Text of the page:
Oh this was barely bearable until everyone lost their bearings at the end. Strong finish, I mean—pushes all my misgivings about the show so far to the fore that it transcends them. Though ignorant of Polish playwright Stanislaw I. Witkiewicz’s suicide, I sat through Trap Door’s production of this adaptation of his “The Madman and the Nun” with a pair of inappropriately appropriate thoughts:
• I would rather kill myself than watch much more of this.
• This seems to be the work of a certain suicide.
My own suicidal ideation (note to mental health professionals: this is merely a creative flourish on the part of this reviewer, who values his own life dearly) was largely spurred on by two factors:
• The delightfully insufferable, nearly relentless, maddening minimalist musical backdrop. (Where can I download this stuff to play on endless repeat?)
• All the goddamn screaming, which in concert with the above makes this a night of auditory torture. (I promptly wore some earplugs after the show, for after-the-fact comfort.)
Merely as an excuse to use the portmanteau “Witkipedia,” which I just coined, I will relay that, per his entry on the ubiquitous online encyclopedia, the vastly talented and versatile “Witkacy” (as the playwright is also known) offed himself while the Nazis were invading his homeland from the west and the Soviets were marching in from the east. The two unacceptable, life-crushing authoritarian forces weighing down on the central character of this play are psychoanalysis and religion. Said central character is mad poet Walpurg (Wesley Walker), who shares Witkacy’s taste for narcotics and who only achieves brief respites from violent insanity by committing acts of violence or cozying up with repressed Sister Anna (Holly Thomas Cerney). While the institution of religion is mocked, not least by Anna’s timidity, lack of any apparent belief and carnal complicity with the murderous but inexplicably alluring hack writer and serial stabber Walpurg, it’s the medical profession that falls under heavy barrage. The attendants are cruel torturers; the overseer of the facility which detains the titular poet is a swaggering nonsensical unconcerned professor; and the primary-care sycophant is a laughably ineffectual, delusional psychoanalyst blinded by total faith in his discipline, a selfish need to successfully “cure” Walpurg, and his own thirsty lust for the hulking brute poet.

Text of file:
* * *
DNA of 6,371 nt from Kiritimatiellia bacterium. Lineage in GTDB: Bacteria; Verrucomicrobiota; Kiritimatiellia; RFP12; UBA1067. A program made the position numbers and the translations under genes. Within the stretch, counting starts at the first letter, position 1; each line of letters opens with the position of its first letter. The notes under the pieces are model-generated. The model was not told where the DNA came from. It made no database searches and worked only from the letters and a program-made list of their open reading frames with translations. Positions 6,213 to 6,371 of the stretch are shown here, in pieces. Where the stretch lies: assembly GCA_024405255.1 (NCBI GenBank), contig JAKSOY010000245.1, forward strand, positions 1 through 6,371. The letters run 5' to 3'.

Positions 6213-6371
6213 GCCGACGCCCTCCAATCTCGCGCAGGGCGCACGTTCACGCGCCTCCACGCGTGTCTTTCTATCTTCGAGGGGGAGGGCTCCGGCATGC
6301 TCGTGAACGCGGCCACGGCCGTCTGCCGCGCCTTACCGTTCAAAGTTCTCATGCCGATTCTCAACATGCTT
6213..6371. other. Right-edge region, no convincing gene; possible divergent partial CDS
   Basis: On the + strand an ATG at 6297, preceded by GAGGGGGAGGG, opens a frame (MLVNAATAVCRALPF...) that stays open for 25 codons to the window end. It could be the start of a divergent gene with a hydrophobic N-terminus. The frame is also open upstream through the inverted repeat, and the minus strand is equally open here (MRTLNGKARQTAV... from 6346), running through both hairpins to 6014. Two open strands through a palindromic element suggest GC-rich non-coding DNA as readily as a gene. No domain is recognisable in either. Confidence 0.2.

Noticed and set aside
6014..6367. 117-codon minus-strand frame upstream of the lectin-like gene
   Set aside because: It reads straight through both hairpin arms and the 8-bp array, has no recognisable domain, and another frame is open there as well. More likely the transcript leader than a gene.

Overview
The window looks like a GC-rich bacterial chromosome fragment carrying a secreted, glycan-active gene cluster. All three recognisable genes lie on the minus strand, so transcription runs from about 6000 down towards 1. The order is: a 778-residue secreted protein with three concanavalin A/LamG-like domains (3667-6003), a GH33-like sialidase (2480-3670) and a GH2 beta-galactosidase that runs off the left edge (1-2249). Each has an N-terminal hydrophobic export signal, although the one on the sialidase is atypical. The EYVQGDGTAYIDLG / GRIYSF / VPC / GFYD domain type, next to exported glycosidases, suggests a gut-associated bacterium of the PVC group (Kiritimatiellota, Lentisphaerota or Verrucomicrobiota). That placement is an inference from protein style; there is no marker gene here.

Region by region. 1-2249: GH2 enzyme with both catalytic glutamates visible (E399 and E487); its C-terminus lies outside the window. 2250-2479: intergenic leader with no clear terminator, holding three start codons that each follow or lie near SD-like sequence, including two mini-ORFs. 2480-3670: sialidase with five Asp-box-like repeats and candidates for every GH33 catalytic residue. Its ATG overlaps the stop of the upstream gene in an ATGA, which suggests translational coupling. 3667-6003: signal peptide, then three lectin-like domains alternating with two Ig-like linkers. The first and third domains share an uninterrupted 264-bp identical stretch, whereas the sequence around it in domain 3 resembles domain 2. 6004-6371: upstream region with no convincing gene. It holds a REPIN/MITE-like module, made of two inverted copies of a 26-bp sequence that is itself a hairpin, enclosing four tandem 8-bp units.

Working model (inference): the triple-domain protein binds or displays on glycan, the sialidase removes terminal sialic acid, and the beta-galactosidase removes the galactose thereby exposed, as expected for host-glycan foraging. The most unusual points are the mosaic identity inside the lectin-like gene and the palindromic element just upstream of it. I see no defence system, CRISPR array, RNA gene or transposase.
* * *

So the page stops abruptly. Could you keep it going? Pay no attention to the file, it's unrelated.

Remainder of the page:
Cerney is strangely sympathetic despite being swayed so easily to the vile bard in her charge. Walker is successfully repugnant at the center of it all. At least I think it’s success. The only moments I found myself possibly siding with him were early on, before he first awakens. After that, there’s no one to side with. Once he opens his mouth, it’s clear Walpurg is only superior to his captors in his coarse, murderous honesty. In “The Madman and the Nun,” the mad, free beauty of artistry is seemingly constrained by the true insanity of society and its enforcers. In director Andrzej Dziuk’s staging of this renamed translation, everything and everyone has already gone rightfully to hell, except perhaps Sister Anna who takes the shortest route there on the arm of the devilish Walpurg.
This far into the twenty-first century, all the jokes at the expense of psychiatry are old hat, and the “artist-as-madman” trope has been mined bare. The stage movements are often as assaultive as the aforementioned sonics. The lead character is insufferable, as are all those around him save none perhaps the nun. It doesn’t jibe with my admittedly inexpert reading of the source material; indeed it’s much uglier—which I had not considered a possibility. Yet I’m recommending you go see it, if you think you can endure it. I’m not even offering my reasoning. You want some understanding of my thought process, talk to my analyst. (Raymond Rehayem)
Trap Door Theatre, 1655 West Cortland, (773)384-0494, trapdoortheatre.com. $20-$25. Through October 25.